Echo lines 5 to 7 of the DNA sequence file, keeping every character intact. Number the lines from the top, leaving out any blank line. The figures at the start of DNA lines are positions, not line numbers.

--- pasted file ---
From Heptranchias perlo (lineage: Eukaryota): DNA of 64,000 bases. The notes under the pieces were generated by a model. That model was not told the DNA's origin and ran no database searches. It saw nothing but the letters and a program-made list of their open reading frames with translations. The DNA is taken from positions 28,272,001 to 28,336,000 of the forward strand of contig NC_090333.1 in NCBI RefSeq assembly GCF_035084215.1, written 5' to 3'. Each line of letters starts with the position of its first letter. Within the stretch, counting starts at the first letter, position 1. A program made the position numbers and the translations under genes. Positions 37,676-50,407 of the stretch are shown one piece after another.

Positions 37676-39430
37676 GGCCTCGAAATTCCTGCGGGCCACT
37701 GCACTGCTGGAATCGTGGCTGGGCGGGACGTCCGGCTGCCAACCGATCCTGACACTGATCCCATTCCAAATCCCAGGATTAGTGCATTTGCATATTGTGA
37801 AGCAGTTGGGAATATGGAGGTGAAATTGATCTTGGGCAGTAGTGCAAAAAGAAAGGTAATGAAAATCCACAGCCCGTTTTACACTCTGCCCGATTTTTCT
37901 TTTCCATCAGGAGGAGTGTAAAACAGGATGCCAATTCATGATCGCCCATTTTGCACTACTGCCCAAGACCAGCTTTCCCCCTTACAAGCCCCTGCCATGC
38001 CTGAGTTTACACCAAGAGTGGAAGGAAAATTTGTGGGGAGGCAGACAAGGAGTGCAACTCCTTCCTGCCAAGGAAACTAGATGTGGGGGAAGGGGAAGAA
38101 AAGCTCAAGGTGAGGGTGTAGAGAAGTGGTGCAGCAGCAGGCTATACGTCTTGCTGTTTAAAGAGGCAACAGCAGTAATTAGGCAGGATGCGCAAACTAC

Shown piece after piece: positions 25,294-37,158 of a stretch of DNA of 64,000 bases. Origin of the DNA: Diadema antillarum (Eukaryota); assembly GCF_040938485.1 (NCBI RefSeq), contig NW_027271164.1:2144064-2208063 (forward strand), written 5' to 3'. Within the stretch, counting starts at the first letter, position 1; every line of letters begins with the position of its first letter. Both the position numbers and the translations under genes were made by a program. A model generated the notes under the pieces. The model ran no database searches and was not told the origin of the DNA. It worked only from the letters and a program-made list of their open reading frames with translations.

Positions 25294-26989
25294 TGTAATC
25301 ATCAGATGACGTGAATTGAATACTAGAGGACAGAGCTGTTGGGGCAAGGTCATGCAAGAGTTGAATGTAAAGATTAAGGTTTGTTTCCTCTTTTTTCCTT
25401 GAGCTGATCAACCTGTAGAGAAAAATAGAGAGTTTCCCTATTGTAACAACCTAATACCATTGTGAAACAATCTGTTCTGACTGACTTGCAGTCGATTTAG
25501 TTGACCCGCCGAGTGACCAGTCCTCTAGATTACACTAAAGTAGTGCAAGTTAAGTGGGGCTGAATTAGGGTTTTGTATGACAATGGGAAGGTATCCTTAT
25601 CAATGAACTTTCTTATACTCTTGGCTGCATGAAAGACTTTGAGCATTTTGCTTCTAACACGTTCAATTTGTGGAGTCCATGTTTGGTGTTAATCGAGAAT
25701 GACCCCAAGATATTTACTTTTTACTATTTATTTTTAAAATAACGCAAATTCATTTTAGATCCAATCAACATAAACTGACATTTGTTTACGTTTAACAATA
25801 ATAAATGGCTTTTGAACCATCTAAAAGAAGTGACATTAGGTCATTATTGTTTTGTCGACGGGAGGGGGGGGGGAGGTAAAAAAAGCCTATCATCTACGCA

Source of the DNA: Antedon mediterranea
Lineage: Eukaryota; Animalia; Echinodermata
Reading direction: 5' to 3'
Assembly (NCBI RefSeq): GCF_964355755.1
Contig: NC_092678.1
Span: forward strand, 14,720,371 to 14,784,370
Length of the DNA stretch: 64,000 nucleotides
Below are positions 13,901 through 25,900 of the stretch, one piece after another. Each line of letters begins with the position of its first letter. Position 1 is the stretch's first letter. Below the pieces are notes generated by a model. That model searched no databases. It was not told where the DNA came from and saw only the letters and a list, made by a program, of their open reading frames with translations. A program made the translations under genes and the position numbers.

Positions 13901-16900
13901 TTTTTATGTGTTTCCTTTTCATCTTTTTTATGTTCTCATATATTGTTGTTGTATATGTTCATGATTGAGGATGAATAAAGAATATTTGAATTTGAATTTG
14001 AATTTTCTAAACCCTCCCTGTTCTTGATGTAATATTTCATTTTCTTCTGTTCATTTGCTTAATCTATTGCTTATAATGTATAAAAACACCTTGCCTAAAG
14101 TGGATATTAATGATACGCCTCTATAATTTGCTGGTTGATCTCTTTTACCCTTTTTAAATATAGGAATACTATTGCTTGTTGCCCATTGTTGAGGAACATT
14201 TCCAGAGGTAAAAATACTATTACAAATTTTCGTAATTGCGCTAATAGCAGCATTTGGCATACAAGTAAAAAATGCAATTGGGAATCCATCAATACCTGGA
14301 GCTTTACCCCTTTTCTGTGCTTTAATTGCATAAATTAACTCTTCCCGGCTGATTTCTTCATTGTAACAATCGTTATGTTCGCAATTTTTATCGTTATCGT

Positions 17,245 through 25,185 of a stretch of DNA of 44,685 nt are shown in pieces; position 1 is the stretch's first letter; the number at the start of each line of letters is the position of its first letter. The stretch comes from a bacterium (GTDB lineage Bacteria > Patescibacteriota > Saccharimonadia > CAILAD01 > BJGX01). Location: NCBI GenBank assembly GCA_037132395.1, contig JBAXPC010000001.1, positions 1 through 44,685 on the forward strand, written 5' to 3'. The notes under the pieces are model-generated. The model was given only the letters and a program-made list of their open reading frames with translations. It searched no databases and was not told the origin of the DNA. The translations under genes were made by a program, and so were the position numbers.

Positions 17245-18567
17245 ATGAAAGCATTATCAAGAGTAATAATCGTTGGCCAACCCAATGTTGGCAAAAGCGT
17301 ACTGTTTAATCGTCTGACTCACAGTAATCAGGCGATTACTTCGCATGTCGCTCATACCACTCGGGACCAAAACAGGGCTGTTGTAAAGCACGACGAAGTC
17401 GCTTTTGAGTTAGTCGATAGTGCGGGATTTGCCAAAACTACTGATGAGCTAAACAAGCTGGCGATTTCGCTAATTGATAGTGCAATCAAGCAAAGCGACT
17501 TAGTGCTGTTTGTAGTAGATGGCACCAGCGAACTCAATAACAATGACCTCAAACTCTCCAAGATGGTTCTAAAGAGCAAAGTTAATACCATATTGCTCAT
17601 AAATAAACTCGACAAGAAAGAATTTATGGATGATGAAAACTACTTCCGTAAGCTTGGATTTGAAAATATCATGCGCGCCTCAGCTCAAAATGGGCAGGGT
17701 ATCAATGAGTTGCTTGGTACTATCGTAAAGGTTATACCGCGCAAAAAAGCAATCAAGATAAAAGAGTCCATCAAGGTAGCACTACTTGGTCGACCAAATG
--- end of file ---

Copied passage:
37801 AGCAGTTGGGAATATGGAGGTGAAATTGATCTTGGGCAGTAGTGCAAAAAGAAAGGTAATGAAAATCCACAGCCCGTTTTACACTCTGCCCGATTTTTCT
37901 TTTCCATCAGGAGGAGTGTAAAACAGGATGCCAATTCATGATCGCCCATTTTGCACTACTGCCCAAGACCAGCTTTCCCCCTTACAAGCCCCTGCCATGC
38001 CTGAGTTTACACCAAGAGTGGAAGGAAAATTTGTGGGGAGGCAGACAAGGAGTGCAACTCCTTCCTGCCAAGGAAACTAGATGTGGGGGAAGGGGAAGAA